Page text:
Thursday, 6/25, we'll continue our Bible Study discussion topic is church and society. Join us, 7:30-8:30pm, on Zoom: https://zoom.us/j/703956236
What do you consider as the relationship between church/faith and society? And/or what should it be?
A new resource published by our denomination (ELCA) week of 6/22, Being a Public Church, outlines what's acceptable and not for congregations and clergy's public engagement in elections and campaigns.
From this morning's daily prayer, the reading was Ezekiel 34:1-16 - about the leaders of the people who are false shepherds, and God's promise to be a good shepherd. God has a lot to say in scripture about leaders, governments, kings, leaders, and the weaknesses of societies, for the sake of the people. What does that mean for how we as people of faith are to respond?
Any study of this topic often begins or can be helped by starting with (but not necessarily sticking to or accepting) H. Richard Niebuhr's categories in his book Christ & Culture (as summarized by Pt. Bob Benne here, with some edits):
But like most things, Lutherans believe all of these things, and find themselves all across this spectrum, and some find these categories unhelpful, to simple, or bound by modern thinking to begin with. I (Pastor Brett) personally believe that while Lutherans technically believe in the "in paradox" type above, that foundational belief moves us toward the "transforming" position - when it comes to living out our faith, and I personally find that reflected in Luther and subsequent Lutheran theologians.
One key thing we often consider or respond to when we consider this topic, is religious freedom and the "separation of church and state" which comes from the "establishment clause" in the First Amendment. Much of our thinking also flows from Jefferson's language in a letter he wrote regarding the First Amendment:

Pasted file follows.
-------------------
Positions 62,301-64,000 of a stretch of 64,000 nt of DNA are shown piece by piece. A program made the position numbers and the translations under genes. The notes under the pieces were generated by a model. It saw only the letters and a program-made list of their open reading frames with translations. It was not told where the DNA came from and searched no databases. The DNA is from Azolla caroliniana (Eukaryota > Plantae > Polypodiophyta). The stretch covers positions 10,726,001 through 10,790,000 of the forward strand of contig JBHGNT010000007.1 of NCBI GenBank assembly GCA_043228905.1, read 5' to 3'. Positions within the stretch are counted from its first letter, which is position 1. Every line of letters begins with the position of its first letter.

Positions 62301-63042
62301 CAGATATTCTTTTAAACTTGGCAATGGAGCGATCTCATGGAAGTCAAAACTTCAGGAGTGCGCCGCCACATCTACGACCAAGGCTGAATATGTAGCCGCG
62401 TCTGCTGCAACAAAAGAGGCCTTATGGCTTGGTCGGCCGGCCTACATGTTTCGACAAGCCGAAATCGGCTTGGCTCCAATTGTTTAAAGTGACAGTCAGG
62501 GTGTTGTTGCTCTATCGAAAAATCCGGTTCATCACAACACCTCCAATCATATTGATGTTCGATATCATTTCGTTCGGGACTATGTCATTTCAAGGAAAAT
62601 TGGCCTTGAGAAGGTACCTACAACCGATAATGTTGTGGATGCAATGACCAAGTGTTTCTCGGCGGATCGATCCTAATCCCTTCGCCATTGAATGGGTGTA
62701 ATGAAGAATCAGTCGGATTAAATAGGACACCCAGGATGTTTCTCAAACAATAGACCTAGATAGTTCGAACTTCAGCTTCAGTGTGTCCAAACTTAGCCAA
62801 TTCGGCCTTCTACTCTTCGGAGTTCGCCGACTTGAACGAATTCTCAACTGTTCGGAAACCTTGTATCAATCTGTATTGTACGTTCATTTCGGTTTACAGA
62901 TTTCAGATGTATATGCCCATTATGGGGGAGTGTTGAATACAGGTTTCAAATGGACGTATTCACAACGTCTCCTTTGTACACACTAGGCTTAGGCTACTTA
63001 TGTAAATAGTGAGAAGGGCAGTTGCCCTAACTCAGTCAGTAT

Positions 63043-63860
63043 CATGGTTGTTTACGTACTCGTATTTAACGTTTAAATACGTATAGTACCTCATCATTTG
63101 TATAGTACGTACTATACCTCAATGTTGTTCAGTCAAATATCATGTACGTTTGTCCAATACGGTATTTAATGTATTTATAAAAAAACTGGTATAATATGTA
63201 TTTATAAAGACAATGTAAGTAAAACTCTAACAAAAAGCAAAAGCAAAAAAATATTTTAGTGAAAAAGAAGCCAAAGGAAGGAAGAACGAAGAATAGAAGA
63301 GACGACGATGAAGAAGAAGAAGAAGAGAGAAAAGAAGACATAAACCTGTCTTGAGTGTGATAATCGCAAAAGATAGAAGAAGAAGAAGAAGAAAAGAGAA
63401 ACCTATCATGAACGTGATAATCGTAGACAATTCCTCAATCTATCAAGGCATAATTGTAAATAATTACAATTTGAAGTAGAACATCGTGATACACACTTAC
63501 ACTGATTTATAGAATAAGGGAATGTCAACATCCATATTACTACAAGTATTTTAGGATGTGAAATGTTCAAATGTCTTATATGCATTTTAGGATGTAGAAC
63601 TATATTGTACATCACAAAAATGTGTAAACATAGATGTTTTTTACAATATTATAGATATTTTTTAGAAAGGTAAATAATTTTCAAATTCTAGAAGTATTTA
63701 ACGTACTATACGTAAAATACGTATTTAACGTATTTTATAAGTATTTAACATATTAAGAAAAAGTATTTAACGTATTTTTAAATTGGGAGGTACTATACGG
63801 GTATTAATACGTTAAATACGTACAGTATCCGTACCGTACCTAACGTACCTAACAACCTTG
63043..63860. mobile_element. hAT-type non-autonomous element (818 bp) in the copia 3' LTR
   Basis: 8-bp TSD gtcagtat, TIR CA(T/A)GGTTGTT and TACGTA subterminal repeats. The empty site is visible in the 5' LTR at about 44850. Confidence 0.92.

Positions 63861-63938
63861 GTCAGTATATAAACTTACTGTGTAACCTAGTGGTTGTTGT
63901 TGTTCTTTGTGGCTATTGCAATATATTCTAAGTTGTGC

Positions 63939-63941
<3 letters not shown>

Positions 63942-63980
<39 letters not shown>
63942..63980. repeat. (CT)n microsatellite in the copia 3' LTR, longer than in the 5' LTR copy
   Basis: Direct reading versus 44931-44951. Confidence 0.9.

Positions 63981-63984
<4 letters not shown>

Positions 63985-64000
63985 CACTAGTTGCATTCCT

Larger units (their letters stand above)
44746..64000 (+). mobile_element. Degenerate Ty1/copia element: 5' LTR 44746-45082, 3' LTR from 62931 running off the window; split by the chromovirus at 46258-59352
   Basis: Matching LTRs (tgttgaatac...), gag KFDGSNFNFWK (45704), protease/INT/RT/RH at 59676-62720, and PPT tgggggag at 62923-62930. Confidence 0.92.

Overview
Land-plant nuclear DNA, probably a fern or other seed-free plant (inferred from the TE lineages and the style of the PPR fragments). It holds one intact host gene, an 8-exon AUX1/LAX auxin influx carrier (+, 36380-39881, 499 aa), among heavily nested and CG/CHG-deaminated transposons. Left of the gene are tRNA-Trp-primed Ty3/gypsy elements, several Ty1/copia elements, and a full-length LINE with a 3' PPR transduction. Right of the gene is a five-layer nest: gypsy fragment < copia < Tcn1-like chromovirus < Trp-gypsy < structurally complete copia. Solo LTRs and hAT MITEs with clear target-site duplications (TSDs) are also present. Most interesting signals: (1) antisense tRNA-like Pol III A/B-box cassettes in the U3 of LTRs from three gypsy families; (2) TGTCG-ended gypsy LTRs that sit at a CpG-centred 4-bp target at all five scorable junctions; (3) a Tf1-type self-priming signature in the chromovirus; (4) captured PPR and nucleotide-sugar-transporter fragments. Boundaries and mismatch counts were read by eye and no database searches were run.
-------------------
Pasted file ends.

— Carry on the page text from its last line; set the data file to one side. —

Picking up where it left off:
Believing with you that religion is a matter which lies solely between Man & his God, that he owes account to none other for his faith or his worship, that the legitimate powers of government reach actions only, & not opinions, I contemplate with sovereign reverence that act of the whole American people which declared that their legislature should 'make no law respecting an establishment of religion, or prohibiting the free exercise thereof,' thus building a wall of separation between Church and State."
Ok. But what does that mean to you?
What are the scripture verses/concepts/religious teachings that come to mind when you consider this topic?
Check back later here and I'll update this with some for us to discuss - feel free to add yours in the comments below.
Some other questions to consider:
What is the Christian call/duty to advocate to change society?
How much did Jesus talk about social/civil/political matters?
What does it mean to you for a topic to be "political?" Where is the line?
A couple examples for you to consider/question the church and society place here:
There is an ELCA Social Statement on Church and Society - click here for the brief summary (1pg) or the full social statement (8pg), which was approved in 1991.